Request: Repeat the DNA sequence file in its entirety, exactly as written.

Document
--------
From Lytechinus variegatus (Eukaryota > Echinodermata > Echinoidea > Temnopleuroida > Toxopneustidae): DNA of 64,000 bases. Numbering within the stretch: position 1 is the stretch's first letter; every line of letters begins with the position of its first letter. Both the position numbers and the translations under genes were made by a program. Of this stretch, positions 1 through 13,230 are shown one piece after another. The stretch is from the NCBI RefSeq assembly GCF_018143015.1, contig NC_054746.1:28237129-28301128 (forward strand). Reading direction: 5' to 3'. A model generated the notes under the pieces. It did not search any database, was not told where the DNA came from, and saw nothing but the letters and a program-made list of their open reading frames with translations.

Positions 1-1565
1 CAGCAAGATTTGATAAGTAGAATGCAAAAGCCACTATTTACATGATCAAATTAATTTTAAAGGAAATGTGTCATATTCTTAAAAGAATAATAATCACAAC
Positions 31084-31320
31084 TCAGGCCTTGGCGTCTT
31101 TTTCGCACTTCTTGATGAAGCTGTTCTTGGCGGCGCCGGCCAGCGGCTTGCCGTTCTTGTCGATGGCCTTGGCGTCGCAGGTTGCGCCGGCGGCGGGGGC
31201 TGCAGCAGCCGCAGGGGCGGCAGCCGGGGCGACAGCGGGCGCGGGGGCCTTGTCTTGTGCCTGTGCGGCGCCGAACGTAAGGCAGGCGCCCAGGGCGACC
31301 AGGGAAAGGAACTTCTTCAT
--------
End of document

From Lytechinus variegatus (Eukaryota > Echinodermata > Echinoidea > Temnopleuroida > Toxopneustidae): DNA of 64,000 bases. Numbering within the stretch: position 1 is the stretch's first letter; every line of letters begins with the position of its first letter. Both the position numbers and the translations under genes were made by a program. Of this stretch, positions 1 through 13,230 are shown one piece after another. The stretch is from the NCBI RefSeq assembly GCF_018143015.1, contig NC_054746.1:28237129-28301128 (forward strand). Reading direction: 5' to 3'. A model generated the notes under the pieces. It did not search any database, was not told where the DNA came from, and saw nothing but the letters and a program-made list of their open reading frames with translations.

Positions 1-1565
1 CAGCAAGATTTGATAAGTAGAATGCAAAAGCCACTATTTACATGATCAAATTAATTTTAAAGGAAATGTGTCATATTCTTAAAAGAATAATAATCACAAC
Positions 31084-31320
31084 TCAGGCCTTGGCGTCTT
31101 TTTCGCACTTCTTGATGAAGCTGTTCTTGGCGGCGCCGGCCAGCGGCTTGCCGTTCTTGTCGATGGCCTTGGCGTCGCAGGTTGCGCCGGCGGCGGGGGC
31201 TGCAGCAGCCGCAGGGGCGGCAGCCGGGGCGACAGCGGGCGCGGGGGCCTTGTCTTGTGCCTGTGCGGCGCCGAACGTAAGGCAGGCGCCCAGGGCGACC
31301 AGGGAAAGGAACTTCTTCAT